Plans are under way to remodel the South African Post Office (Sapo) into a fully-fledged bank, chief executive Mark Barnes said on Wednesday.
“Let me tell you about where you are and what the future is. We believe that the Post Office will prove to be a critical element in financial inclusion, for a number of reasons. You would be well aware that we are well advanced towards getting a fully-fledged banking licence,” Barnes addressed the National Press Club in Pretoria.
“The Post Bank operates as a bank under an exception which is that we are allowed to take deposits, which is usually the primary reason for getting a banking licence. We are moving from that to become a fully-fledged bank.
“The reason for that is we believe, as an organ of State, at an appropriate cost of capital and given an appropriate financial inclusive mandate, we can start at looking at financing what are traditionally known as unbankable or unsecured lending opportunities, as a start.”
Barnes said there are several ways government can enable the Sapo to become a commercially viable entity – for the the sake of general South Africans, especially the poor and those based in far-flung areas.
“The poorest people in South Africa pay the highest unit costs of consumption. We believe that as an organ of State, the Post Office can play a role in bridging that financial services offering, because we have a socioeconomic mandate,” said Barnes.
“That is not to say we do not want to be commercially viable. There are a lot of ways that the that the State can use the Post Office to become a commercially viable entity.
“I don’t believe that privatisation is the panacea for a transforming economy. In fact, quite the contrary. I believe that privatisation in areas like healthcare, education, personal security and all these things have, if anything, contributed towards a divided society.
“I think the biggest challenge in South Africa is to address inequality, across all metrics. I think that’s a role we can play in financial services.”
He said Sapo already has the infrastructure to operate. Barnes said SAPO is best position to distribute to social grants to millions of South Africans who rely on the payouts monthly.
“That is a government service, not a private sector feast. That is an obligation that government has to service its people. The drivers of that business should be cost effectiveness and certainty of delivery. That’s it. Not profitability,” said Barnes.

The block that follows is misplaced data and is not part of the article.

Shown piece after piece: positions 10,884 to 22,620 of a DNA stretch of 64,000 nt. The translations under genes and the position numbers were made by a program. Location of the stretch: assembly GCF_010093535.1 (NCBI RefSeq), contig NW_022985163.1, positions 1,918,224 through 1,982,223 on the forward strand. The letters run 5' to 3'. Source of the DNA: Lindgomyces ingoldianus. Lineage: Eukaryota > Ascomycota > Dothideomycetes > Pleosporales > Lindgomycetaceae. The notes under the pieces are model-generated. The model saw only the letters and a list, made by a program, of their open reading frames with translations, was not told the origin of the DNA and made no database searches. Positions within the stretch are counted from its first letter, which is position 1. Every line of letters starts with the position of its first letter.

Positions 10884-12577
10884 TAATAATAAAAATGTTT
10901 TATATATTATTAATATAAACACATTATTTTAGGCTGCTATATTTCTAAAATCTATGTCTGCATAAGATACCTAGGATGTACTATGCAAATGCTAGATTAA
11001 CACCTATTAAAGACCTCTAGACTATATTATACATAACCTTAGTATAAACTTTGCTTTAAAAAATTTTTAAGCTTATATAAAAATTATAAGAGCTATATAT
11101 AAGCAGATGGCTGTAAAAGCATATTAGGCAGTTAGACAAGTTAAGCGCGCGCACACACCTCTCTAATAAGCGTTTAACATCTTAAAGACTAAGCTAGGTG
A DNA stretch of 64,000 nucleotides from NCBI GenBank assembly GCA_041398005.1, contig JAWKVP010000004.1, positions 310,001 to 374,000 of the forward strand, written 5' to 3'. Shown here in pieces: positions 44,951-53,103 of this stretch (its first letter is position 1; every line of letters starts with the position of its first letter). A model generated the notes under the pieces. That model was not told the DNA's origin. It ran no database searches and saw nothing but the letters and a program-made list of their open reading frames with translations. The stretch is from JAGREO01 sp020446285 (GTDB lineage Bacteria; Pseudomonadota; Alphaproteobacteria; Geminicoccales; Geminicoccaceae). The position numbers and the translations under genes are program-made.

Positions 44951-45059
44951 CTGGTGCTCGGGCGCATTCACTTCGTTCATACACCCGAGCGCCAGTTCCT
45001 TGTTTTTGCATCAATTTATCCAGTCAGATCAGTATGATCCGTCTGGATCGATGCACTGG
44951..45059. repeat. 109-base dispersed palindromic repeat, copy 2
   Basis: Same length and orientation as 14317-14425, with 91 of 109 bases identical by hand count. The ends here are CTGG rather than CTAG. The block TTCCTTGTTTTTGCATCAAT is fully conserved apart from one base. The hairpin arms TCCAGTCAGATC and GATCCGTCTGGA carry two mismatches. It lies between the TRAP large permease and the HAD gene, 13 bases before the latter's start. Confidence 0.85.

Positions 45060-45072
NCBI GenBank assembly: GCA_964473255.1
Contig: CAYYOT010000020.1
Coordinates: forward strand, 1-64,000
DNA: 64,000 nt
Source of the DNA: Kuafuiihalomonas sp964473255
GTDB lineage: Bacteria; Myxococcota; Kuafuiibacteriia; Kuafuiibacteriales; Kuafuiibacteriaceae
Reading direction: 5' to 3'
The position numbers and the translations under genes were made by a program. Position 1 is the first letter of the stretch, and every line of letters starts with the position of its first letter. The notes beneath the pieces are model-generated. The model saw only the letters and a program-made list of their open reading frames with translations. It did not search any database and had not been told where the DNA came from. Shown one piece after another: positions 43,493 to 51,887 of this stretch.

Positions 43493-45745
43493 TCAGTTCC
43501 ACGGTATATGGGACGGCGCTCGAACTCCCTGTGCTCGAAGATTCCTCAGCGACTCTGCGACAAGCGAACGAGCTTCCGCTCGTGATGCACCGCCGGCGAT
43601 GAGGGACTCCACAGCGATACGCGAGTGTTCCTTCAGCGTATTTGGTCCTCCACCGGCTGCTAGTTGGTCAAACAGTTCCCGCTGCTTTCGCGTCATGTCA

“It is up to Treasury to decide where to allocate the economics of such a thing. If the Treasury chooses the Post Office to do this [distribute the social grants], they could also tell us at what price they want us to do it. We are not out there trying to make money, but to provide a service – at a competitive price.
“Whenever you got a situation where you are taking a government service and outsourcing it to the private sector, that is a flow of capital and income outside the fiscus.
“If it is at all possible to retain it inside the fiscus, it lowers the burden on the fiscus. To me this is self-evident. Even where there are organisations that are not yet competitive, they must be capacitated to be competitive with the outside world. That is our point of departure.”
Barnes said currently, the Post Bank was doing very well.
“We have a very competent bank which is a fully-fledged member of the payment system. We have got 5, 7 million clients. We have excess capital, way more than you need even under the most stringent Reserve Bank requirements for capital adequacy. We have systems that all work,” said Barnes.
“We do something like 14 million transactions per month. We are a fully operational bank approved by MasterCard and Visa. We are part of the ATM system. Why aren’t we being used for the payment system relating to all forms of payment?”
He, however, conceded that there is currently a total breakdown of confidence in the services of Sap.
“The Post Office brand and its capacity to deliver anything gets measured by its worst delivery point – which is the letter that you didn’t get that your friend sent you on Valentine’s Day, but you only got it in May. That doesn’t help the relationship.
“That basic operational stuff we are repairing. Unfortunately it takes time to attitudes and the understanding that we will not be given these big opportunities I have referred to unless we can demonstrate our capacity to get the basics right,” said Barnes.